If you carry a large balance on your student loans, they may take several years to pay off. The average student loan interest rate is 5.8%. With student loan debt reaching an average of $30,000, you may accrue thousands of dollars in added interest to your initial balance before paying off your loan.
Lowering your interest rate can help you pay down your student loans faster and avoid paying accrued interest. Explore the basics of federal and private student loan interest rates and how to lower your student loan rate to save time and money on repayment.
Federal Student Loan Interest Rates
Federal student interest rates vary depending on loan type. As of 2022, subsidized loans to undergraduates have the lowest fixed interest rates of any federal student loan type. Current rates are 3.73% for undergraduate loans, while graduate and professional loan interest rates are 5.28% or 6.28%.
Federal student loans can also vary depending on the first disbursement date. Loans can be subsidized or unsubsidized. Subsidized loans do not accrue interest while you are attending school. Unsubsidized loans, however, do accrue interest while you attend university and if you go into deferment.
Private Student Loan Interest Rates
Private student loans originate with financial institutions such as banks, online lenders, and credit unions. They offer more rate-reducing options that allow you to refinance with your lender or seek a new lender that offers more favorable rates.
While federal loans have a $12,500 annual limit and $57,000 in total for undergraduates, private loans can cover a higher academic cost. You will find that private lenders can place limits as well, but they are higher than what the federal government offers in most cases, with the private loan limits for undergraduates anywhere from $75,000 to $120,000.
Private loans generally come with higher interest rates than federal loans. They come with either a fixed or variable rate. Choosing between the two interest types can affect how much interest you pay.
Federal Loan vs. Private Loan Interest Rates
Federal student loans offer several key advantages over private student loans regarding interest rates. For subsidized federal loans, repayment plans start after you graduate, so you can focus on your studies without worrying about interest accruing while you are in college.
Federal student loans have fixed interest rates so that you won’t experience any unpleasant surprises resulting from a sudden rate hike. Fixed interest rates also allow you to plan a long-term student loan repayment strategy because you know your interest rate.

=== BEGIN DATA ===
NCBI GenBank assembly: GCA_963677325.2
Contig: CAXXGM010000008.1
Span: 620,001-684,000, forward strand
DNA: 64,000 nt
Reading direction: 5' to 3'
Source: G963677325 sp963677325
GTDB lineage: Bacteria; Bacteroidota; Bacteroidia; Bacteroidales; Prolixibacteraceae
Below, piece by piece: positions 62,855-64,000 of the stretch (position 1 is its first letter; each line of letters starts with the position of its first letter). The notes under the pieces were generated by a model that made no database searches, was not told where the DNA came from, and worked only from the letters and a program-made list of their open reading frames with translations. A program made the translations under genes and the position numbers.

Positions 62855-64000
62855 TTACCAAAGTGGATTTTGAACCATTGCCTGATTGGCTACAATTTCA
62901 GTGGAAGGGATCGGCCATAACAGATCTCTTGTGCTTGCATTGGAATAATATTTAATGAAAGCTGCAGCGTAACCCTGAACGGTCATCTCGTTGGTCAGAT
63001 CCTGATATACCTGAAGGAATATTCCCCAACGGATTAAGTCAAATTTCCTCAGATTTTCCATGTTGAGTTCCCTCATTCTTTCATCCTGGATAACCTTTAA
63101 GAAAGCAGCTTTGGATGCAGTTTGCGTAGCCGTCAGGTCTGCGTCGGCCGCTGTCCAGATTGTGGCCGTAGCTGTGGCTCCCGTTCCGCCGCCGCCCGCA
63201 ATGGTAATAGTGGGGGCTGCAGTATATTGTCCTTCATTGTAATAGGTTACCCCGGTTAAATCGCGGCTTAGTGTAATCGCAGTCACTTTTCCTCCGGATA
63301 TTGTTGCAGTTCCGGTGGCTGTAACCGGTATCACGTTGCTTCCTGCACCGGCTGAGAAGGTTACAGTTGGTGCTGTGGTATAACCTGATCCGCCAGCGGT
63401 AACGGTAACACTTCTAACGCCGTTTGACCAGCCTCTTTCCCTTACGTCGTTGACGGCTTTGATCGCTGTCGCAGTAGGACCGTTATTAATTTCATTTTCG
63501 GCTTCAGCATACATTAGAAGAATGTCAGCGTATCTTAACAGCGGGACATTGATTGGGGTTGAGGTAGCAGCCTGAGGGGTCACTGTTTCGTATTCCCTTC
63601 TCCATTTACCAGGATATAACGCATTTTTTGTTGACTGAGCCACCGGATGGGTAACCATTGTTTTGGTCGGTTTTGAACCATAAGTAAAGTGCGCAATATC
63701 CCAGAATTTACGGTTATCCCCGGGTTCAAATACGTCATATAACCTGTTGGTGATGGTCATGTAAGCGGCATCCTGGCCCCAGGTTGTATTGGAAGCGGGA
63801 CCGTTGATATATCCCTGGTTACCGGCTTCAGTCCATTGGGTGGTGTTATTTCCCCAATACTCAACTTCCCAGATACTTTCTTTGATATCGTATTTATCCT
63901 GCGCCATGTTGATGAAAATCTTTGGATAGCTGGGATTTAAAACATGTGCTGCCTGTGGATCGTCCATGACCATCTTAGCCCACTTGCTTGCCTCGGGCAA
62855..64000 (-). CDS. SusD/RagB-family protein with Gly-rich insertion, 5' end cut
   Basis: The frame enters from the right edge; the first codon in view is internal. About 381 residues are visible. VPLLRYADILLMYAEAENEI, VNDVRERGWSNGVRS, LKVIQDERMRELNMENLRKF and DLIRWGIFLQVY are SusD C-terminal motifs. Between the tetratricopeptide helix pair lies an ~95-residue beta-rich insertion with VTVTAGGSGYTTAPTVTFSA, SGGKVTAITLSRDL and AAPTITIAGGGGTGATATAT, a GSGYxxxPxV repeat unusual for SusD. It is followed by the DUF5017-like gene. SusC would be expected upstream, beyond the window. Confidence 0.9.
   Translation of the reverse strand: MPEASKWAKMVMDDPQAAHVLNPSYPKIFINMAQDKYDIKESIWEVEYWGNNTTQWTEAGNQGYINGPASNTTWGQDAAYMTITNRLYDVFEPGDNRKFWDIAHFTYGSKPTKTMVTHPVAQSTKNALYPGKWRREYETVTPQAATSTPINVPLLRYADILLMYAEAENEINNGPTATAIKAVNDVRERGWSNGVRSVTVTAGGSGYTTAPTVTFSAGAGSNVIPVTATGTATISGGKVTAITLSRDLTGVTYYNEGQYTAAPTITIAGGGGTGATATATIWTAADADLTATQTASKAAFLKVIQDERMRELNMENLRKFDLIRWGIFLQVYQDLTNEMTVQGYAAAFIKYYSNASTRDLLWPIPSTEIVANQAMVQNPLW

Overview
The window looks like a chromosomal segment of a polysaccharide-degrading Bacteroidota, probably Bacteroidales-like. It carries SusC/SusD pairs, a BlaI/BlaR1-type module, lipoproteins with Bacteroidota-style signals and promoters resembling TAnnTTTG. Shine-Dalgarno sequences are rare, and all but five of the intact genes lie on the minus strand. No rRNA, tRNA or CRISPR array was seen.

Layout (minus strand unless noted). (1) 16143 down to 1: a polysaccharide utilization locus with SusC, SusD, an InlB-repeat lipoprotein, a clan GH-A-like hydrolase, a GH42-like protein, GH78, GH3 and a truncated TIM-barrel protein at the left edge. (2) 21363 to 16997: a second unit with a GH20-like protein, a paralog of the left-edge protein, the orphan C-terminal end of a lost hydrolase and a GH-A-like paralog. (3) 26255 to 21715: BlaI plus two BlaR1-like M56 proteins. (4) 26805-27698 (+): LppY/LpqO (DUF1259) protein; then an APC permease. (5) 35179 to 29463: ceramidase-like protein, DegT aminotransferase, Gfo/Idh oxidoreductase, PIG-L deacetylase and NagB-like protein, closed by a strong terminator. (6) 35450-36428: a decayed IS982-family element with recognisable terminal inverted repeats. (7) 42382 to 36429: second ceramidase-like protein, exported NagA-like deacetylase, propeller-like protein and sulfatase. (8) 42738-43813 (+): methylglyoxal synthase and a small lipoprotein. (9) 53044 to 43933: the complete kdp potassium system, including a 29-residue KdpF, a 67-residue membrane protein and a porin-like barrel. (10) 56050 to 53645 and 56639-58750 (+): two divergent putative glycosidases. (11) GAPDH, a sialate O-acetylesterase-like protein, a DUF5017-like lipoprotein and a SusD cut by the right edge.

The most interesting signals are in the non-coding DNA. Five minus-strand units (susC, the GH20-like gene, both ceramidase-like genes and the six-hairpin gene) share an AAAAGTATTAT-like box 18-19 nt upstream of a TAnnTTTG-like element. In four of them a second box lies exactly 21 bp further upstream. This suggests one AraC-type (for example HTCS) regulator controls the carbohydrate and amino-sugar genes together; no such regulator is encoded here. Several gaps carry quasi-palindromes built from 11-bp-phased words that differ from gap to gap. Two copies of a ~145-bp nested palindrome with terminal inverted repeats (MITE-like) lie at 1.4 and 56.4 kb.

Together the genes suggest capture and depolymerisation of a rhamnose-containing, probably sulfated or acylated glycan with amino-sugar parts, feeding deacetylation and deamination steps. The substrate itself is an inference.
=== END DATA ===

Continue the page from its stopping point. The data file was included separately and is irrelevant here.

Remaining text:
Federal loans also offer income-driven repayment plans for many borrowers, allowing you to pay according to the amount you make. However, these plans don’t always come with a change in your interest rate.
Private student loans give you an interest rate based on your credit report, which can be beneficial if you have good credit. However, if your credit history causes your private lender to loan you money at a higher interest rate, you will likely pay more interest and make a higher monthly payment.
Interest rates for private loans are set at the lender’s discretion, while the U.S. Congress sets federal student loan interest rates. Typically federal interest rates are lower than private rates, but if you have excellent credit or a co-signer, you may be able to secure a lower rate through a private lender.
Why Should You Seek a Lower Interest Rate on Your Student Loans?
You agree to a fixed or variable interest rate when you take out a private or federal student loan. Your interest rate is the percentage of the original loan amount that your lending institution charges you for borrowing the money. A higher interest rate means you pay more money to the lender over the life of the loan.
For example, if you owe $25,000 in student loan debt at a 5.8% interest, you’ll pay an extra $1,450 over the life of the loan. If your rate jumps to 9% for a private loan, you will pay $2,250. If you can only make minimum payments on your student loans, this extra interest can keep you making payments for several additional months or years. It also prevents you from paying down your original balance, which continues to accrue interest.
How to Lower Your Student Loan Interest Rate
Lowering your student loan interest rates allows you to pay your debt off sooner while removing some of the anxiety that comes with loans.
Refinance your loans
Refinancing your student loan involves trading your old loan for a new one with different repayment terms. By refinancing your student loan, you can reduce your interest rate significantly if your credit score and finances are in good order. Specifically, most private lenders will ask for a score in the high 600s or better or a co-signer with good credit to offer you a lower rate.
Student loan refinancing offers you a choice between a fixed or variable interest rate. Variable rates tend to be lower than fixed rates but choosing a variable rate comes with the risk that economic volatility drives your rate higher than the fixed rate you could have opted for.
Consolidate your loans